Workshop PROJECT: Blood oranges and...toilets...

I thoroughly enjoyed this workshop. I learned a few things about my strengths and weaknesses as a painter and illustrator. I'm still too much of a beginner to have a personal style, but I think knowing my likes and dislikes and strengths, I'm working my way towards a better understanding. 

The five project prompts I chose:

1. I chose to draw and paint a blood orange in different ways. My first attempt was a line drawing using Sakura pens.


I then filled in the line drawing with watercolor paint. I did a second painting without doing a line drawing first. I had to leave the second painting for a while, not sure if I was going to go over it with a black line drawing or not.  




I completed the first painting with ink and white gel pen details. I had a harder time with the second painting, not sure how to make it look "complete". It's hard to tell from the picture, but I did a better job of making textured lines with darker paint on one half of the orange. I learned that it is easier for me to create details with ink pen than to complete a picture all using paint. 




I then put away my blood orange reference so I wouldn't be distracted, and I thought about the oranges in its general shapes. Like the vase exercise, I created these colorful combinations, and as I went I simplified the shapes more.



 I finished the oranges with white gel pen and black ink pen details. I wasn't sure about these colors at first, but when I came back to look at them again days later, i liked most of the color combinations. The black and blue one particularly stands out for me. I also like the red and orange one, which I almost didn't do. It was an afterthought, which goes to show that we should really try as many combinations as possible.


Finally, I did two more variations of the blood oranges. One using a water soluble pen to draw the orange first then fill in with water color. It takes away the vibrant colors of the blood orange, but creates a nice moody sketch. A good technique for something else maybe. I wasn't sure if I created 12 versions, so I really stretched to create one last one with first a light wash.


I really wasn't sure what to do with it, and looking back at my floral explorations, I decided to pull out some colorful fine-line pens to try something different. I really liked this outcome. I haven't learned to create muted/ more pastel colors with my water colors, and I liked how these lines came out.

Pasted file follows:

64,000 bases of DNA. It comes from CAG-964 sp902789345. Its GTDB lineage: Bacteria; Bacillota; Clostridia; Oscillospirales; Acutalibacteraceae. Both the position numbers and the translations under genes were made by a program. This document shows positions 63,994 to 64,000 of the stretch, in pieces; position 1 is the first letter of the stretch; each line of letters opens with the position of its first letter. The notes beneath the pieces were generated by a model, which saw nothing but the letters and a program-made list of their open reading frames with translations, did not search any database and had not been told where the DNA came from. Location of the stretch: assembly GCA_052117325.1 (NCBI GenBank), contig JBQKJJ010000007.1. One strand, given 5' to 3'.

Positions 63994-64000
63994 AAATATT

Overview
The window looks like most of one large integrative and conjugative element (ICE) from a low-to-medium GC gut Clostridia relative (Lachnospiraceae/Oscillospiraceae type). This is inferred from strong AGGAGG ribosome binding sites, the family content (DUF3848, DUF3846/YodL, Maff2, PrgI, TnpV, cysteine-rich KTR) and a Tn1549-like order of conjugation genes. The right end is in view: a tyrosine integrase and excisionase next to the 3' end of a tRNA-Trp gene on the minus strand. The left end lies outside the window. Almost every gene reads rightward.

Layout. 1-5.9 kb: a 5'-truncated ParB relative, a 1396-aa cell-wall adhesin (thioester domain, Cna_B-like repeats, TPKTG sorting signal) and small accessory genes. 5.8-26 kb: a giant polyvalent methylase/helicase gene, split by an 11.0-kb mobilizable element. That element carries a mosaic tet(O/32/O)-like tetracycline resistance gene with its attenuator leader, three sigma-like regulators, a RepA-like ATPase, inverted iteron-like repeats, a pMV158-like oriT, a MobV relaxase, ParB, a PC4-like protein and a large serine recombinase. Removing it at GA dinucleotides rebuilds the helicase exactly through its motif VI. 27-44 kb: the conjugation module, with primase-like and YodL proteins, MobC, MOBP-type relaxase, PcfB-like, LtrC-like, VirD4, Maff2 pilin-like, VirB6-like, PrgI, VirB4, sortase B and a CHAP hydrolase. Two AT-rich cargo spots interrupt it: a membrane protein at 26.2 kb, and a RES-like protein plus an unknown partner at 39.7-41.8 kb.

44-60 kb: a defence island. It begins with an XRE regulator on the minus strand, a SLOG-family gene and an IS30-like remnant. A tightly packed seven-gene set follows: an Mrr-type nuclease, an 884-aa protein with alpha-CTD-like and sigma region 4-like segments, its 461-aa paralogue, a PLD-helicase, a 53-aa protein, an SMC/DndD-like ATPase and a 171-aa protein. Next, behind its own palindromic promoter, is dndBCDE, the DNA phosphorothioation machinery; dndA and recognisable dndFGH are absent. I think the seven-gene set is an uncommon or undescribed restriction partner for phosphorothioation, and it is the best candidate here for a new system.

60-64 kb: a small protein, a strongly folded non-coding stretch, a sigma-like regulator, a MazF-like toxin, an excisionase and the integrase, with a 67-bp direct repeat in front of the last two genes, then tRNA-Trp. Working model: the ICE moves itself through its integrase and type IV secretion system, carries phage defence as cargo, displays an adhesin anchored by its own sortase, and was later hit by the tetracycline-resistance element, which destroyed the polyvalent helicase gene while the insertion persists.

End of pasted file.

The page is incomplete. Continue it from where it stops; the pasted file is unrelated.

2. Disassemble and reassemble something familiar: My youngest just successfully finished potty training, so this was on my mind. 


I really enjoyed looking up different toilets and trying to draw them! Having them all on one page, I'm inspired to come back and make this into some kind of pattern or poster. I just love how quirky it is, so I thought I'd try the color combinations on these. There are so many parts that I could really have some fun with color.


I did not like how these color combinations came out. It was so fun and simple and now looked a little crazy. 

So I tried another way:



I noticed that the colorful pens are water soluble, so that's fun. I'm not giving up though. I think these toilets can really turn into something.


3. A texture dance



4. 25 different lines: This was a great exercise. When I was painting the pots, I was running out of pattern ideas. I can see how creating different types of lines and textures can help with that.



5. Finding a color combination that pops. In experimenting with color, I noticed that I stick with the paint colors I already have, not doing much mixing. The colors tend to be vibrant. There is some disconnect between what I create and my mood board from the first part of the workshop. What I like tend to be stark blacks and pops of color. When I'm painting especially the vases and kids, I liked lots of vibrant color. I do tend to stay away from earth tones. I like the outcome of my realistic blood oranges, but what prompted me to create the colorful ones was because I thought my painting didn't do justice to the vibrant colors that I really saw in the blood oranges. Anyway, this just lets me know that I still need more experience with color.

I tried one more color combining exercise:



I learned that I love the Payne's Gray on the blue flower and purple/pink flower stems. So this is probably a good jumping off point, finding colors that go well with this gray.

So that's it! Thanks for a great workshop!





This is my first time doing something like this. Some came out better than others, and some vases that I didn't like at first looked better after adding on the details.



After doing the vases I was inspired to try something else. I like creating characters and drawing comics about my kids. They are also an inspiration for unexpected color and pattern mixing. I first painted the tops using three different brushes to get different results. 



I then added the pants and some white details. On some of the clothes, I needed to get the black outline on first to get a better idea of what the outfit will look like.



Finally, the faces and hair emerged. It was interesting to see how the first painted shapes dictated the pose for each character. 



Please sign in or sign up to comment.